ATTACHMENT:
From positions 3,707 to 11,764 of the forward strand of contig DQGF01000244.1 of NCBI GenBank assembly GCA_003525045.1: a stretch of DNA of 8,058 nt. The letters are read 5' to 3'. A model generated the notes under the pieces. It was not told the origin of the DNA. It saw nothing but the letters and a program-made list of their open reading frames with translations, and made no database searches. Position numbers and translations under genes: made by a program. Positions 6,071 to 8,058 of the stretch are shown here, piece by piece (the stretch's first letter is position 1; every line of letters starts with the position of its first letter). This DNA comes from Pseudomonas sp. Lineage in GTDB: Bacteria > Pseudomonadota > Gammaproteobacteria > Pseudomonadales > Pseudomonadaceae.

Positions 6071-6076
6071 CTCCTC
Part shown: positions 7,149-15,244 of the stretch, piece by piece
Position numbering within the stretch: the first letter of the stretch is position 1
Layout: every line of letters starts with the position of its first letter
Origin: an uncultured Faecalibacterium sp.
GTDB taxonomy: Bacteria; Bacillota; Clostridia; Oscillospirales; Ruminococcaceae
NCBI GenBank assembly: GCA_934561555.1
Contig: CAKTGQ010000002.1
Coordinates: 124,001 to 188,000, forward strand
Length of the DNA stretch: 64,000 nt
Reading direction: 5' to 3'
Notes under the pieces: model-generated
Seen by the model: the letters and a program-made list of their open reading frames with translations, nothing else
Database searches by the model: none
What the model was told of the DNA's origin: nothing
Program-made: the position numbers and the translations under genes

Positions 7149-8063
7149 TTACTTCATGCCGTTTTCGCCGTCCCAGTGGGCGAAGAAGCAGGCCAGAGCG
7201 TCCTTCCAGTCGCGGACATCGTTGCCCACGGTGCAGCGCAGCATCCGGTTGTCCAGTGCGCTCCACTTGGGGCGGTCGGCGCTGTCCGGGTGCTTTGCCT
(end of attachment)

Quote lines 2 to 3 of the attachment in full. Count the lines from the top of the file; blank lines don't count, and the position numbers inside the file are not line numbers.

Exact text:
Positions 6071-6076
6071 CTCCTC